Mihrdat III of Iberia
Mihrdat succeeded his father, Varaz-Bakur known as Aspacures to the contemporaneous historian Ammianus Marcellinus and installed by Shapur II, the Sassanid king of Iran on the place of his nephew Sauromaces. Mihrdat is unknown to Ammianus who continues to refer to him as Aspacures (Amm. 27.12; 30.2).
Around 370, the Iranian intervention in Iberia drew a Roman response, and Ammianus reports an expedition sent by Emperor Valens to restore Sauromaces to the throne of Iberia. When the Roman legions reached the river Cyrus, their commander Terentius and Sauromaces forged a deal with Aspacures to divide the kingdom in two along the river. Aspacures indicated that he had considered defecting to Rome, but feared for the life of his son Vitra, who was by then a hostage at the Sassanid court. He was permitted to retain the control of northeastern Iberia, while Sauromaces was established in southwest. This situation is reflected in Leonti Mroveli’s story of defection of the people of Klarjeti (in Iberia’s southwest) to the Romans.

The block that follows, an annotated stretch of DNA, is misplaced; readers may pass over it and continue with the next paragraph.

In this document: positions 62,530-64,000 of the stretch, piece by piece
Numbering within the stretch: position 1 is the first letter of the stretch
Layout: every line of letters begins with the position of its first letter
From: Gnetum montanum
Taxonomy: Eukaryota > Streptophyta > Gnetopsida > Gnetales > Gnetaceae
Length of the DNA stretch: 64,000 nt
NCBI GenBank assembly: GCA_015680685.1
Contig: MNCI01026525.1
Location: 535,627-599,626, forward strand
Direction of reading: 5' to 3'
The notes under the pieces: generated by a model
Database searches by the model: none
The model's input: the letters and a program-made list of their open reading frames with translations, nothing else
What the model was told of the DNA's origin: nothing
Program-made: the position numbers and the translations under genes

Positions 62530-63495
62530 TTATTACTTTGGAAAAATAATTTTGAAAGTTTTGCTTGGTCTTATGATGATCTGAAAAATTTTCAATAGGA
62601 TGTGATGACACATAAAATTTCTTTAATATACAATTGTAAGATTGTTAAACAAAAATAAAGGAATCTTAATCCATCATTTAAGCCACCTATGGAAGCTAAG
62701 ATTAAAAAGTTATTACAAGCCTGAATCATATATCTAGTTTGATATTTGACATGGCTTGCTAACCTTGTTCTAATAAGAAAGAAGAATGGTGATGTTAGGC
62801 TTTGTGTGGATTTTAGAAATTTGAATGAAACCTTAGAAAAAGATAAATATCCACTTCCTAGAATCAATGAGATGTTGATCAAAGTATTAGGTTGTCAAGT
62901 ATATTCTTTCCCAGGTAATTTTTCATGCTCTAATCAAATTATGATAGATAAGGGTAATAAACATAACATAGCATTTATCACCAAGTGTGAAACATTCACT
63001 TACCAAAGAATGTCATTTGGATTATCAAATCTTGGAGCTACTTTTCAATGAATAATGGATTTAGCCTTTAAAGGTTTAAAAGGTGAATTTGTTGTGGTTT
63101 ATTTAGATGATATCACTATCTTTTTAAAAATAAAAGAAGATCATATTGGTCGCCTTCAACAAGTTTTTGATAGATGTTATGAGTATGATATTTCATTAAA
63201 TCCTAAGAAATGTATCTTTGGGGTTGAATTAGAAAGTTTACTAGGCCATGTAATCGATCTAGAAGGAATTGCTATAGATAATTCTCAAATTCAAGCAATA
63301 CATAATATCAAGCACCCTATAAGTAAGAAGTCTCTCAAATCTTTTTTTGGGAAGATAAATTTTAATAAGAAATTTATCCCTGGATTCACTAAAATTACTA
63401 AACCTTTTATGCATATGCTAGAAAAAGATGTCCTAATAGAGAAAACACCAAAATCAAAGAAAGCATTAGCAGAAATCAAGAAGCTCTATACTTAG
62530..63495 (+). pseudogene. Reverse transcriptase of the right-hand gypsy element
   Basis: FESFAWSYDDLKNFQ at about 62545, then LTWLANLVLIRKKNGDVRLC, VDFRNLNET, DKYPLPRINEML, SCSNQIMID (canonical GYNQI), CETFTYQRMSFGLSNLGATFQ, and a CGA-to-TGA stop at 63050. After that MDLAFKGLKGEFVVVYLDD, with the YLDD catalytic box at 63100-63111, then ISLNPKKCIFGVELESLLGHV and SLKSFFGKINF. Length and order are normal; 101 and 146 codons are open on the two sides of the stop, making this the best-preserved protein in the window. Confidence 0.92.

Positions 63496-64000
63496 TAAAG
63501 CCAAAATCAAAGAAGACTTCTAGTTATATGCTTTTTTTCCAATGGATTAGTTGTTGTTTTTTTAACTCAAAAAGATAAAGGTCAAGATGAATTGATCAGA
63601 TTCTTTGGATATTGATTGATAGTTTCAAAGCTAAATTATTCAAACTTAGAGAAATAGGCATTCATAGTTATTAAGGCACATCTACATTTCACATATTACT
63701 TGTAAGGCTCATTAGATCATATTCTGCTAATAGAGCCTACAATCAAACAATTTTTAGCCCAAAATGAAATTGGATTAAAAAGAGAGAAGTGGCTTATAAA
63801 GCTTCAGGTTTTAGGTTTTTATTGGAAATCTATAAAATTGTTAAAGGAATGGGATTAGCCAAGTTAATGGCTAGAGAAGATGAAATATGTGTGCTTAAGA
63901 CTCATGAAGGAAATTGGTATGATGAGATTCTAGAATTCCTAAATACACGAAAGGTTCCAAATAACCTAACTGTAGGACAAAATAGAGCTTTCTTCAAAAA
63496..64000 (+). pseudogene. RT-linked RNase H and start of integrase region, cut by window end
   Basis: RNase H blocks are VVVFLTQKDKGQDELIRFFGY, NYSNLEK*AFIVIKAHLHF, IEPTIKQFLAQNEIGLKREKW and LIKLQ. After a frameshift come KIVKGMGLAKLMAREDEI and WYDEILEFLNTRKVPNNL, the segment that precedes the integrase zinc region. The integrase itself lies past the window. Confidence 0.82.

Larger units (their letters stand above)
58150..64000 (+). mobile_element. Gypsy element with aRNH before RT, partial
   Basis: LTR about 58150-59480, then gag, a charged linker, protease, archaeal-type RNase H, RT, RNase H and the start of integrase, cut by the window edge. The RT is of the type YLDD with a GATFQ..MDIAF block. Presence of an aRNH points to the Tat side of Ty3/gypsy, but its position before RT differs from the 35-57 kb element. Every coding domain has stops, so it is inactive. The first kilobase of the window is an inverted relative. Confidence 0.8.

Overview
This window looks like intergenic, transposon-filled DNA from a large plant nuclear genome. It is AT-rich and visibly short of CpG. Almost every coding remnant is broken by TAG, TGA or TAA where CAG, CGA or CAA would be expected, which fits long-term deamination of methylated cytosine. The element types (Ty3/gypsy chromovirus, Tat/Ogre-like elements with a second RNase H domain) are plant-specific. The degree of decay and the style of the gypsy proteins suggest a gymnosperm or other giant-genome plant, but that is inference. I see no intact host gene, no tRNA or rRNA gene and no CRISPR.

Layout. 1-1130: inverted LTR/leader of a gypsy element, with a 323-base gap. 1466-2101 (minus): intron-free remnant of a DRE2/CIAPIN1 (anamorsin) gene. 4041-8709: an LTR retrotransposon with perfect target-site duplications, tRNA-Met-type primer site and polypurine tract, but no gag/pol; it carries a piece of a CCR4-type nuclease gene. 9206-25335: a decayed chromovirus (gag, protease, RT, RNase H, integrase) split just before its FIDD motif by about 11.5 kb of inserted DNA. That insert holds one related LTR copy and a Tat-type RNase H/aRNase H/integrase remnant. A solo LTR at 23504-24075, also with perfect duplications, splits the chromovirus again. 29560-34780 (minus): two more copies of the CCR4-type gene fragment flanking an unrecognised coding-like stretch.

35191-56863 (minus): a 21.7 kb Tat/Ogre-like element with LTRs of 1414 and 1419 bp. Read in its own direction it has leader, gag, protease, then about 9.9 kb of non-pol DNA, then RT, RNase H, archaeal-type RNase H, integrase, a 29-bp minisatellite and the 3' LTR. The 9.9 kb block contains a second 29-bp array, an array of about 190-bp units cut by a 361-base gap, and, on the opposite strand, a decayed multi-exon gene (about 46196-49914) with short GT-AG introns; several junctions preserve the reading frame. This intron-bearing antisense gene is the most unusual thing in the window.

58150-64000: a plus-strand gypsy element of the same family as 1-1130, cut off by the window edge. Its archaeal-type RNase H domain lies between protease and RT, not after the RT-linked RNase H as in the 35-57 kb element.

- Lenski, Noel Emmanuel (2002), Failure of Empire: Valens and the Roman State in the Fourth Century A.D., p. 175. University of California Press, ISBN 0-520-23332-8.
- (Georgian) Melikishvili, Giorgi et al.. (1970), საქართველოს ისტორიის ნარკვევები (Studies in the History of Georgia), Vol. 1. Tbilisi: Sabch’ota Sakartvelo.
- Suny, Ronald Grigor (1994), The Making of the Georgian Nation: 2nd edition, p. 22. Indiana University Press, ISBN 0-253-20915-3
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